Craig Smith - The Problem of God and Evil
Hey, welcome to Mission Hills on all of our campuses. I’m so glad you are here. I realize this is a weekend where it would be really easy not to come to church, but I’m so glad you are here. I know we are between Christmas Eve and New Year’s weirdness and the chaos of that, so it would be really easy to stay home, but I’m glad you are here because we are launching a new series. I’m really excited about this series. It’s something God laid on my heart a couple of — well, early last year, actually. I’m really excited to see what He does with it. It’s a little bit of a different series for us. I want to explain why it is that we are doing it. I think everybody listening probably falls into one of two categories, okay, and the question for you is, which one am I?
The first category is people that have faith and questions. People who have faith, they believe in God. They have faith in Jesus, but they also have questions. There is this myth out there that somehow people of faith don’t have questions, but having faith doesn’t get rid of the questions. What it does sometimes is scares us into not asking them anymore. You get to this place where — I have told everybody I have faith, so I can’t admit that I have any questions, so we don’t want to admit it. The problem is, if we don’t ask the questions we have, we are never going to get the answers we need. The answers actually can drive us deeper into a much more profound and life-giving faith if we are willing to ask the questions and get the answers.
That’s one category of people, people who have faith and questions. That’s the biggest one. I certainly fit into that category. There is another category of people that have no faith because they have questions. I think there are a lot of people listening that say, well, I don’t have faith. I don’t necessarily believe in God. I’m not really a committed atheist. I haven’t settled into unbelief, but I haven’t been able to settle on belief yet because I have some significant questions, and I haven’t gotten satisfying answers to those. That might be you as well.
What I want everyone to understand is that we are all on a similar page here. Faith is not really a black or white, yes or no, either or kind of thing. Faith really is kind of a spectrum, and you can think of the spectrum from zero — I have no faith, and I don’t want to talk about it. I don’t want to examine any evidence. I’m happy where I am, all the way up to maybe ten where people go; I have all of the faith and none of the questions. Got complete confidence. I have all of the answers I need. The question I want to ask you today is where are you? Where am I on a scale of 0 to 10? Take a quick minute to think about it. Zero again is no faith, no questions. I don’t need to look at the evidence. I have everything answered to my satisfaction, no God, no nothing. Ten would be all faith no questions. Like, I got God figured out. He makes perfect sense to me. Everything He does, yep. Got it.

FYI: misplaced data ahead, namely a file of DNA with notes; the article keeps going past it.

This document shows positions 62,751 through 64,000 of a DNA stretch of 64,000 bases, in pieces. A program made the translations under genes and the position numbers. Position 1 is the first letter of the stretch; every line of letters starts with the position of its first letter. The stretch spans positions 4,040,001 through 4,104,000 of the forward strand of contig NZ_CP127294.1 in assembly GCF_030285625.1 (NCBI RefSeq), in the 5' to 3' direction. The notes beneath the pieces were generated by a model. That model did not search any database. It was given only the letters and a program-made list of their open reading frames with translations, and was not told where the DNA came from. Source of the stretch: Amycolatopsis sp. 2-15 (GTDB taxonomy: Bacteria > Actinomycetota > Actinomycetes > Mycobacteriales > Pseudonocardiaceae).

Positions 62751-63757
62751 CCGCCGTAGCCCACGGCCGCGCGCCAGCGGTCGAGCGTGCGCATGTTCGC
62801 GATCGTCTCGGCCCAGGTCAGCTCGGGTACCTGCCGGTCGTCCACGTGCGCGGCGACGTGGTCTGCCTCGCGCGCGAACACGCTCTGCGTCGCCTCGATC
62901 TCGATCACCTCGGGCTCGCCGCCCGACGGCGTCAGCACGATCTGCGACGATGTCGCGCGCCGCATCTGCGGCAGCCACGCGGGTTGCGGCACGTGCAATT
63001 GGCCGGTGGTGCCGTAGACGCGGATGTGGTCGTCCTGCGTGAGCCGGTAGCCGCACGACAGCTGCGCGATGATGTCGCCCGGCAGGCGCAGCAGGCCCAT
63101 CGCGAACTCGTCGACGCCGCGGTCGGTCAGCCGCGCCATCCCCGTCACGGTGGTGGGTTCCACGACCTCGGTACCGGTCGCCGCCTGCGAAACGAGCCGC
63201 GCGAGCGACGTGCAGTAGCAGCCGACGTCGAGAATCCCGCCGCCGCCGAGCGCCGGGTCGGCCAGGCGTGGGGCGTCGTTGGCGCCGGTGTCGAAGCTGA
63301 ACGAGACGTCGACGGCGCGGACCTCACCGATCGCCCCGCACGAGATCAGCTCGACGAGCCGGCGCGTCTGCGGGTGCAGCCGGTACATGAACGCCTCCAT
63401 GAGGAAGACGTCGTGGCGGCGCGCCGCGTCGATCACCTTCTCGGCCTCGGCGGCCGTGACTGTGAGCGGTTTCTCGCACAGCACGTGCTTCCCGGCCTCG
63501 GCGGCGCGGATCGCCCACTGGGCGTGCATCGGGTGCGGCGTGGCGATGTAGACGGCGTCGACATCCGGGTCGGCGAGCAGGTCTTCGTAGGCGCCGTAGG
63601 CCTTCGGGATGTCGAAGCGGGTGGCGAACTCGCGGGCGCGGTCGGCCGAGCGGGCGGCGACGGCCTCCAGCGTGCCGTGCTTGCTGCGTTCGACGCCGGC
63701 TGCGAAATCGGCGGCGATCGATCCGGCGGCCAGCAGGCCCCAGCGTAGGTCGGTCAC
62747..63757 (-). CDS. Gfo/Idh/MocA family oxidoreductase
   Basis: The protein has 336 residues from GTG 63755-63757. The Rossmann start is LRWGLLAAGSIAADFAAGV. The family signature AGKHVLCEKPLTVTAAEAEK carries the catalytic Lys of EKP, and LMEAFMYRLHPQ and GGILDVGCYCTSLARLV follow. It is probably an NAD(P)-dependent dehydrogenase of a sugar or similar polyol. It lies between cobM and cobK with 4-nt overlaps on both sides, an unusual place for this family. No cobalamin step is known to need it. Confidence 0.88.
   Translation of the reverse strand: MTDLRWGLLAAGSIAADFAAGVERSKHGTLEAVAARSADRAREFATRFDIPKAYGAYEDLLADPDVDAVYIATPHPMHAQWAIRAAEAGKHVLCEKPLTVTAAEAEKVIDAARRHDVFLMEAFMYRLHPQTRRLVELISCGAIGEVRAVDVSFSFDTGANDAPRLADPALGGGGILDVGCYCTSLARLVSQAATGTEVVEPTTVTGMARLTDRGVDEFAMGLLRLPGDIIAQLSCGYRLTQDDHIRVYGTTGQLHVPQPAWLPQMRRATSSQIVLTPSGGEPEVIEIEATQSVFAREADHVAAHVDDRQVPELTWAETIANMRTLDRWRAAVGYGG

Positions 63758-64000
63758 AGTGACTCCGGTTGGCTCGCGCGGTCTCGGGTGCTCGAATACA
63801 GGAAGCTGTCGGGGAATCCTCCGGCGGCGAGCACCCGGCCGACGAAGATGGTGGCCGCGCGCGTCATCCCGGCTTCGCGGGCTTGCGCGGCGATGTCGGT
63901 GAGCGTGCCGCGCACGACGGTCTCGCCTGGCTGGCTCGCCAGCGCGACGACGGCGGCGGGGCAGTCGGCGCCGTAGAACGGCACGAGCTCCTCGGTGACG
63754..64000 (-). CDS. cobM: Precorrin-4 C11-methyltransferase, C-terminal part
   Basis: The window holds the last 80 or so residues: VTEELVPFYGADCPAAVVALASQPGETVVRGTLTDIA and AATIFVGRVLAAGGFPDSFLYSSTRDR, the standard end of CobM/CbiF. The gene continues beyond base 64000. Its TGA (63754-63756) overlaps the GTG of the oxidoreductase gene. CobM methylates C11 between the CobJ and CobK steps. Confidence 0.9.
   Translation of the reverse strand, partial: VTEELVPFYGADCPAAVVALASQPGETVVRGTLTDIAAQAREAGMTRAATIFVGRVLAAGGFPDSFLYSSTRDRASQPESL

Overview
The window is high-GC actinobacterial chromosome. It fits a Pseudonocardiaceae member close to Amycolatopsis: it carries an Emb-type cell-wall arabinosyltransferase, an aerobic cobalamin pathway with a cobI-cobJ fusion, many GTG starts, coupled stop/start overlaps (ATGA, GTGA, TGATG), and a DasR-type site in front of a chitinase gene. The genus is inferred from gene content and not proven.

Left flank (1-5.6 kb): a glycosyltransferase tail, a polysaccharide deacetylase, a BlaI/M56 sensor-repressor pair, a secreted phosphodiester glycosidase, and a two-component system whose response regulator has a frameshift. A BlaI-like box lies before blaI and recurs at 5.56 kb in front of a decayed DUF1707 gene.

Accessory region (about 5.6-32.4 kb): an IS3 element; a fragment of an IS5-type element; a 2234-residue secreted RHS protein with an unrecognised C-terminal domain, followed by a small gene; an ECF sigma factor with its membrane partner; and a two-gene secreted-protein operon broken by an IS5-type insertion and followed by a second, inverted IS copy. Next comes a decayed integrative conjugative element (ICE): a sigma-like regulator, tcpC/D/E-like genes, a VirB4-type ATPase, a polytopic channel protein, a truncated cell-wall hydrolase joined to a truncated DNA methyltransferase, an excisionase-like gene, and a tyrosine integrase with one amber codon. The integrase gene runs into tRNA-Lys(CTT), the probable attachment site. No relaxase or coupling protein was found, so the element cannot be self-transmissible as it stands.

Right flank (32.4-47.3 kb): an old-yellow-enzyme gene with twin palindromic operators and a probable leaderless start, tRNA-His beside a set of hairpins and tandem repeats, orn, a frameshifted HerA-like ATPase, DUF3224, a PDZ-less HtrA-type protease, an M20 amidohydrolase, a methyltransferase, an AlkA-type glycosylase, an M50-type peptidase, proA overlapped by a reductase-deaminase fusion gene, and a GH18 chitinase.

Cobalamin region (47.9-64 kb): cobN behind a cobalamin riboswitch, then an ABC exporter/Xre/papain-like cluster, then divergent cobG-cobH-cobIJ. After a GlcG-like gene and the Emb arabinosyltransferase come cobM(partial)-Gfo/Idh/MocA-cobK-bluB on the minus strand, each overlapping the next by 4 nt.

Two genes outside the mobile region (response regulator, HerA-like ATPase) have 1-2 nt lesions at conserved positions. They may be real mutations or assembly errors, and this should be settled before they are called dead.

Where are you? Then let me ask you this — any tens? I’m not seeing a lot of tens. Okay. You know what? Here’s what I want you to do then. I want you to look at the person to your right and say, it’s okay. I have questions too. Now look at the person on your left and say, I have questions too. I don’t want anyone to be left out because what we are realizing is, we are all kind of on the same page. You see, faith is a spectrum. If you think about that scale, five is the tipping point from unbelief to belief, but there is still process in either side of those things, and questions that can actually be what helps us to make progress in faith, and so we are all kind of in the same place. You are among friends no matter where you find yourself on the scale today.
That’s really what this series is all about. Today what we are going to do is tackle the problem of God and evil. We are going to ask the question, if God is so good, why is there evil, right? Let’s make sure we frame the question properly. Here’s the way it works. Christians teach a number of things that become difficult when it comes to evil. One of the things that Christians teach is God is good and great. Christians teach that God is good and great, right? So we teach that God is good meaning God is kind. He’s benevolent. He’s gracious. That God wants good things for His creation. We also believe that He’s great, meaning that He’s powerful. In fact, He’s all-powerful. God can do absolutely anything that He wants to do. Nothing that God wants to do is going to be blocked by something that’s out of His ability to control.
This is where the problem comes in. We go, if God is good, He should want to eliminate evil. If God is great, He should be able to eliminate evil, but evil exists. That’s the problem we are dealing with today. Christians say God is good and great but evil exists. And that’s the question we are going to tackle today. It’s a really important question. It’s probably a question you have wrestled with, if you are a believer or not, it’s probably a question you have wrestled with.